Black Lips make often chaotic, always entertaining, never-heard-on-the-radio, “flower punk” garage rock.
British super-producer Mark Ronson has made records for Amy Winehouse, Adele, Q-Tip, Nas, Robbie Williams, Duran Duran and Christina Aguilera.
And now, he’s made one with Black Lips. So, Black Lips bassist Jared Swilley, how did that surprising, off-the-wall producer-band hook-up happen? And how did it work?
“He liked our band and said he wanted to do it,” Swilley explains. “That was it. I loved it. It was an awesome experience. The great thing about him is he knew our songs were totally there. He was very good about not overstepping and trying to change things.
“He understood what we were doing. He just added really cool elements. He just made [the songs] better. We meshed very well. It was kind of like having another member of the band.”
It may be impractical to go into specifics about what Ronson added to the songs Lips brought into his Brooklyn studio, where the record was cut over nine months to fit into the producer’s schedule. But his pro polish certainly helped the Black Lips create what might be the garage rock record of 2011 with Arabia Mountain.
The 16-song slab-o-wax echoes real rock ’n’ roll past while fitting in perfectly with Black Lips’ fully up-to-date fun.
The saxophone, driving guitars and ah-ah vocals on “Mad Dog” and “Noc-a-Homa” (about the baseball mascot) bring to mind The Sonics, the legendary early ’60s pioneering garage rockers, while “Time” and “New Direction” revive the swinging British Invasion sound. The Ramones get a hint on “Raw Meat,” and “The Lie” is classic-she-done-me-wrong agro-guitar pop.
Swilley is justifiably proud of Arabia Mountain, the band’s sixth studio album.
“I will say it’s the most satisfied I’ve ever been with a record after we’re done,” he says. “I think it’s probably our most accessible record and maybe our best.
Those who turn up for the shows are likely to get a good dose of Arabia Mountain songs. Or at least that will be the plan going in most nights.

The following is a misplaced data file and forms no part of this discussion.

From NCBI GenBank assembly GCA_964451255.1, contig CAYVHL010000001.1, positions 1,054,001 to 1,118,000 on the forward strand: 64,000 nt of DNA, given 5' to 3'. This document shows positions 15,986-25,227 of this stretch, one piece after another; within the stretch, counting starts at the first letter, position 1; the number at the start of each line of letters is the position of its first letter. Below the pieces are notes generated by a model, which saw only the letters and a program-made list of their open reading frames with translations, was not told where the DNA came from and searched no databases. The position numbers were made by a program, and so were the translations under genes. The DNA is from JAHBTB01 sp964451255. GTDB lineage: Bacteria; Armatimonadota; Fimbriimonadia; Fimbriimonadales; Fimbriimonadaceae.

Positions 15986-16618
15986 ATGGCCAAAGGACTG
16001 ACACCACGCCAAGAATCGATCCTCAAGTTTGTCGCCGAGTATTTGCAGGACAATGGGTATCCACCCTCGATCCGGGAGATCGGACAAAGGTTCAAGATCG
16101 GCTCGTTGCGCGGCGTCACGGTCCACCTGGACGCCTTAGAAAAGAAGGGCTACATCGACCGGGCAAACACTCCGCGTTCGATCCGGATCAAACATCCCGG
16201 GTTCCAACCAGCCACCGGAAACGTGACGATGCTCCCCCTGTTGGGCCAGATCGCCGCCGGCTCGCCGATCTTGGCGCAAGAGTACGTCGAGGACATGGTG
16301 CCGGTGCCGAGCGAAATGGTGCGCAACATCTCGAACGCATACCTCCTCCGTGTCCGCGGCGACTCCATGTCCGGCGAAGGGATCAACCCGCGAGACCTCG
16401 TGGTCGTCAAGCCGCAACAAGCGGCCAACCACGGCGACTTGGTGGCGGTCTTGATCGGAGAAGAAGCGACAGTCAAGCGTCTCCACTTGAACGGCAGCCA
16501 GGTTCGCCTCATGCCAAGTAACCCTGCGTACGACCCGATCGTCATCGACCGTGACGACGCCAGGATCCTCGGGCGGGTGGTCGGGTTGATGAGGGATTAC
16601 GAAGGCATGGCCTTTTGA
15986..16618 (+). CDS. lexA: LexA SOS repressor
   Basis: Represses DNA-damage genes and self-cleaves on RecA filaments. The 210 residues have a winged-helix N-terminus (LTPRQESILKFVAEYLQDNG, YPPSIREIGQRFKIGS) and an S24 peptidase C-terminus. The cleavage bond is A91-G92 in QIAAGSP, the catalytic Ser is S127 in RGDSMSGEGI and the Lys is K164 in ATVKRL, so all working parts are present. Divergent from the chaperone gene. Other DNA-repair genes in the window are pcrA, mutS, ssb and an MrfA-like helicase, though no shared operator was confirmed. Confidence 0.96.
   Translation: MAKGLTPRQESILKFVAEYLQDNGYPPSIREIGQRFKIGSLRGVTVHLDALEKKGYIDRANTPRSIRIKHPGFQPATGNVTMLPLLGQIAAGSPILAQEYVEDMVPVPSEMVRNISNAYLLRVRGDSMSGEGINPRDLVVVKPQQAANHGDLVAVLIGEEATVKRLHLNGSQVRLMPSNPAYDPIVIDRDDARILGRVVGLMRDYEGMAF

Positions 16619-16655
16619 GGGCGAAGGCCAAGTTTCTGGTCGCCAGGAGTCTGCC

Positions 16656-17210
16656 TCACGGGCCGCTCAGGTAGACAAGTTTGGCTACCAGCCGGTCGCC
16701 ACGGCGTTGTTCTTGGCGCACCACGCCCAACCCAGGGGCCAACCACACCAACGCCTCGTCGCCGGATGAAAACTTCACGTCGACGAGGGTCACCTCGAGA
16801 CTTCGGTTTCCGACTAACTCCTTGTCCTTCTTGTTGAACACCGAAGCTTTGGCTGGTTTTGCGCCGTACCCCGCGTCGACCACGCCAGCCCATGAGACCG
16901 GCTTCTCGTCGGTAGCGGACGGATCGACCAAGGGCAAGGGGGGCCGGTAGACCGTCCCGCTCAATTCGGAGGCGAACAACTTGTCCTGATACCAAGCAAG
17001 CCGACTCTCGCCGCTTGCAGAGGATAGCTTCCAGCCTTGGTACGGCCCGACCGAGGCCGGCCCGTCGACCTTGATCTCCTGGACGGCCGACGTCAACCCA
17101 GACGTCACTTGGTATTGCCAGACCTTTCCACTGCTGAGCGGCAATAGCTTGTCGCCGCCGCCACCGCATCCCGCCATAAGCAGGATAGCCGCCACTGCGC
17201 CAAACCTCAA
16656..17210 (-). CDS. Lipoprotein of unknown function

“We’ll have a set list,” Swilley says. “But will we follow it? Who knows. It just depends.”
It depends because Black Lips shows are, to be understated, chaotic, over-the-top, crazily entertaining affairs that are far from the same night after night.
Instead of the usual nightly repetition, Swilley says, the band surveys the crowd at each venue and, depending on what they sense, gears up the show.
“It really depends on the room and the feeling,” Swilley says. “If the feeling’s insane, we’re going to go insane.”
The Black Lips have been known to take insane to the breaking point.
Two years ago, they got booted out of India after guitarists Cole Alexander and Ian Saint Pe kissed on stage, committing a “homosexual act” that was punishable by imprisonment.
That’s tame compared to some of the legendary Lips acts over the years that have involved public nudity, bodily fluids, explosions, fire and a general disregard for personal safety — especially for the band members.
“The real drawback is when you get hurt on stage,” Swilley says. “But we’ve never killed a child on stage or hurt anyone who’s not in the band.”
Though they’ve gotten notice in the last few years, Black Lips have been together since 1999, when Dunwoody, Ga., teenagers Swilley and Alexander hooked up with guitarist Ben Eberbaugh. A few months later, drummer Joe Bradley joined up, and the Black Lips were born.
The band put out its first 7-inch on its own label in 2002, the same year that Eberbaugh was killed by a drunk driver in an automobile accident. Black Lips carried on, Swilley said, because the band believed Eberbaugh would have wanted them to keep rocking.
Black Lips! the band’s debut album, was released on Bomp! Records in 2003, and by 2007, Black Lips had signed with Vice, released first a live album, then Good, Bad, Not Evil, and took the South By Southwest music conference by storm.
“It’s been slow progress,” Swilley says of the group’s career. “It’s hard to take stock of it. I don’t think we’ve developed much at all. The only huge thing for the band was the day we discovered we didn’t have to do day jobs. That was the thing that did it for us.”
That day happened six years ago. Black Lips haven’t slowed down since.
“We’re in a really lucky place,” he says. “Some bands don’t like touring a lot and think it’s a grinding thing. A lot of bands don’t really like each other, either. We all get along really well and enjoy what we do. We’re thankful we get to do this as our job.”